On June 27, 2013, the Court of Queen's Bench of Alberta
released the decision of the Honourable Justice Sisson in Ryrie
v. Ryrie. The application was for Advice and Direction in
interpreting a paragraph of the Testator's last Will dated May
25, 2011. At the time the Testator executed the May 2011 Will, he
was in his 90s and had speech and vision impairments that made it
difficult for the Testator to communicate. The paragraph in
question read as follows:
"4. I give all my property, including any property over
which I have a power of appointment to my Trustee upon the
(a) To divide and distribute the residue of my estate among my
children, Brian Martin Ryrie, Lynette Fern Ryrie, Wallace Bruce
Ryrie, Lionel Gary Ryrie, Diane B. Howard and Barry David Ryrie, in
equal shares, provided that if any child of mind has predeceased me
leaving issue alive at my death, then I direct that such issue
shall receive in equal shares, per stirpes, that share in
my estate to which such deceased child of mine would have been
entitled, had he or she survived me."
Prima facie, Clause 4(a) appears to be unambiguous,
however, the issue before the Court is created by the fact that in
2003, one of the Testator's children, who is not listed in
paragraph 4(a) of the May 2011 Will, predeceased him leaving two
children. It is these two grandchildren that were the
Applicant's in this application.
The Court directly considered the interpretation of Section 26
and Section 39 of the Wills and Succession Act
("WSA") and their interaction with Section 11 of the
Alberta Evidence Act ("EA"). Section 26 of the
WSA deals with interpretation and evidence and Section 39 of the
WSA deals with rectification. Section 11 of the EA deals with the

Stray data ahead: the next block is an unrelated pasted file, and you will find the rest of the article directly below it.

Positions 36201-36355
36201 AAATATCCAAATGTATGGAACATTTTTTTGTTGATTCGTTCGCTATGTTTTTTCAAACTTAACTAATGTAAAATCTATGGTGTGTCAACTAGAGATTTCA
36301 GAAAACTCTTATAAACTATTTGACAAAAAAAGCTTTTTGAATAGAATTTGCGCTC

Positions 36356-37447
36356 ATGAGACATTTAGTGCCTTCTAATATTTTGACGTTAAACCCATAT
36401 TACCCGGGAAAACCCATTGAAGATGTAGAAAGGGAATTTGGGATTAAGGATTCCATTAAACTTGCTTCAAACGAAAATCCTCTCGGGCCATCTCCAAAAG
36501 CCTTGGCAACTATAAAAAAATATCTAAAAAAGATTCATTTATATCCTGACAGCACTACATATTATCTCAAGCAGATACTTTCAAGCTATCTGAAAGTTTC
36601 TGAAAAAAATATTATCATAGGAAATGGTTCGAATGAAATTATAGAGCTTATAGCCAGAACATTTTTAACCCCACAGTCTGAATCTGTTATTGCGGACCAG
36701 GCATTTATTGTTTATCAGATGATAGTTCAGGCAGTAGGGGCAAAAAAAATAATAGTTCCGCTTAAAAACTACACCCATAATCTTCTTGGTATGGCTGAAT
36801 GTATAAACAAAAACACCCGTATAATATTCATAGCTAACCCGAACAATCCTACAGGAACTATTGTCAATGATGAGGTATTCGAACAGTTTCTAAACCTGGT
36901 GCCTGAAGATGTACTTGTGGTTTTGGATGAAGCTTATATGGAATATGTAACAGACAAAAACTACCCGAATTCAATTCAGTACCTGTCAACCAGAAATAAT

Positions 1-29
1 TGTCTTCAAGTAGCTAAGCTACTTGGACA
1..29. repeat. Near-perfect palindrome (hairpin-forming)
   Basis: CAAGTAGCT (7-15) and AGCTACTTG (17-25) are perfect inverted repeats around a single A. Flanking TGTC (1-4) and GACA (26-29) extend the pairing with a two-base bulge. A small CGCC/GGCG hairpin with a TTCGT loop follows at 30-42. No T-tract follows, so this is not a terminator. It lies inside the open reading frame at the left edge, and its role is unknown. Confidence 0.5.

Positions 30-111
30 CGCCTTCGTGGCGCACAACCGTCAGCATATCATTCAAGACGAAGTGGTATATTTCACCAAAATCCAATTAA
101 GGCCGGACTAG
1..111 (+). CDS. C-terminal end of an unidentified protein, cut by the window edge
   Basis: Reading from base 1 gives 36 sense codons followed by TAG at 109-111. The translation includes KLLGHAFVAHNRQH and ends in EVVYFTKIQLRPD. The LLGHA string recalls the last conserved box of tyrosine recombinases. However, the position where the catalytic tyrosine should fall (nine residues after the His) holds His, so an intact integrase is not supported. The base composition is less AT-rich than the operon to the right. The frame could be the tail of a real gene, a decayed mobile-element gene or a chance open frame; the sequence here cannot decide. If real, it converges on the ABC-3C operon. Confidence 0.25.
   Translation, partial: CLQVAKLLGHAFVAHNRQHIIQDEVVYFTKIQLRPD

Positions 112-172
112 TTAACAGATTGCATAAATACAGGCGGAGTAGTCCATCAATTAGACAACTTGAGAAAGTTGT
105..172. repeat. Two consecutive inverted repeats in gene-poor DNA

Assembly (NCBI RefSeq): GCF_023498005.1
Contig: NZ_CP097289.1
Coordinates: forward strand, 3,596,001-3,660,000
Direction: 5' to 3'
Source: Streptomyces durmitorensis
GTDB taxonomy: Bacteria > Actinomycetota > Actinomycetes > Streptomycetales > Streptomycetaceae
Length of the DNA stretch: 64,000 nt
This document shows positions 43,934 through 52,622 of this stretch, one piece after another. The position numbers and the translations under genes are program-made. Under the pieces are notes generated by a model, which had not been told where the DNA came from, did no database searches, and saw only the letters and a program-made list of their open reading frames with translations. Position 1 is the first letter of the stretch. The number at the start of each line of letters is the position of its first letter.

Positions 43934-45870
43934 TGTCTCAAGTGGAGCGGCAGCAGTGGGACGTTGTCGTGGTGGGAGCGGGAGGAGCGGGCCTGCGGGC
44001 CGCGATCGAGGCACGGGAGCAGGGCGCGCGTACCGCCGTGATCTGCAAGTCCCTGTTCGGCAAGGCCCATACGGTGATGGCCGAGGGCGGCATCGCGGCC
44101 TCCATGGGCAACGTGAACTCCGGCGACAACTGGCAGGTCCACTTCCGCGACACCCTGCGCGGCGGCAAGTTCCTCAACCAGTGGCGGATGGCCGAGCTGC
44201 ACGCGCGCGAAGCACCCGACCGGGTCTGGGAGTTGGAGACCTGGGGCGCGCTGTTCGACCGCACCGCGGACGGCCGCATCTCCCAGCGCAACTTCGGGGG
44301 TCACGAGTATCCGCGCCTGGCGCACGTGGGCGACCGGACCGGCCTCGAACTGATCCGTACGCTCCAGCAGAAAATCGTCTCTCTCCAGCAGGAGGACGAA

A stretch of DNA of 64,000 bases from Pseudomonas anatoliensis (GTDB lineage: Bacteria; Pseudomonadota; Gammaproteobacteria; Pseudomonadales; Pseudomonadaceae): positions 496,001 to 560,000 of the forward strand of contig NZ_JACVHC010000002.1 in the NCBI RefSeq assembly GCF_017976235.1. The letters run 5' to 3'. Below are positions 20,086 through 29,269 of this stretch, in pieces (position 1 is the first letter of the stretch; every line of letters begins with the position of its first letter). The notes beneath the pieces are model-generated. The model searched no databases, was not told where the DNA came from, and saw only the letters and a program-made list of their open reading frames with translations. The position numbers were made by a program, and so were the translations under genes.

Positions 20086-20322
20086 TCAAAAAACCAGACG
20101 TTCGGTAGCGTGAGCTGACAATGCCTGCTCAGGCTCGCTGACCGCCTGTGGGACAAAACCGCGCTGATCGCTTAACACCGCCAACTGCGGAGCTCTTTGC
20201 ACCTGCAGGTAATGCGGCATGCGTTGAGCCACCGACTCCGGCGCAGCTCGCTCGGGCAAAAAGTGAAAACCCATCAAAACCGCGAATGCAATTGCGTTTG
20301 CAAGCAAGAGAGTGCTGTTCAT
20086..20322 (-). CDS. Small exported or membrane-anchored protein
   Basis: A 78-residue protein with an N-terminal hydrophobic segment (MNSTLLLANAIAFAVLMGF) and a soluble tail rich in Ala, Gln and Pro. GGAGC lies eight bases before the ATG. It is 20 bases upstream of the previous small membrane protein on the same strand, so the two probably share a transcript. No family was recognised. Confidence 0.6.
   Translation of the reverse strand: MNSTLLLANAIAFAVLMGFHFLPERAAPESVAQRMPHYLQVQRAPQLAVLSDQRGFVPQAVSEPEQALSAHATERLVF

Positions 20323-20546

corroboration of evidence rule in estates. Given the small amount
of case law that considers the WSA, the Court held that the Alberta
Law Reform Institute ("ALRI") publication, Wills and the
Legal Effects of Changed Circumstances, is appropriate evidence of
the context, purpose and textual meaning contained in the WSA and
will bear considerable weight.
The issues the Court was asked to consider were two fold, first
when must a Court look at extrinsic evidence in interpreting the
intention of the Testator and secondly, if the Court must look at
extrinsic evidence, what does that extrinsic evidence disclose?
The Court held that the WSA is clear in that if external
circumstances require or if the intent of the testator is
ambiguous, then the Court MUST conduct an investigation into the
intent of the testator. The Court held that Clause 4(a) was
ambiguous in the circumstances because the Clause was capable of
more than one interpretation depending upon how the second half of
the paragraph that deals with the disposition to unnamed
predeceased children is interpreted to interact with the first half
of the paragraph that deals with the disposition to named
The Court in examining the evidence placed particular reliance
on the drafting solicitor's evidence that it was the
Testator's intention for the Applicants to equally share in the
share of the Estate that their deceased father (the Testator's
son) would have received. The drafting solicitor indicated that she
believed that this is what the Will provided for at the time the
Testator signed it and only later realized the possibility for
ambiguity in the interpretation of Clause 4(a). In reliance upon
the drafting solicitor's evidence, the Court used the
rectification powers found in Section 39 of WSA to modify the May
2011 Will to make it clear that the Applicants were to receive and
share their deceased father's 1/7 share of the residue.
It is interesting to note that the ability of the Court to add
or delete words in order to rectify a will is a discretionary power
under section 39 of the WSA. The Court in Ryrie does not
engage in an analysis of what factors should be considered when
determining whether to exercise that power.
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guide to the subject matter. Specialist advice should be sought
about your specific circumstances.
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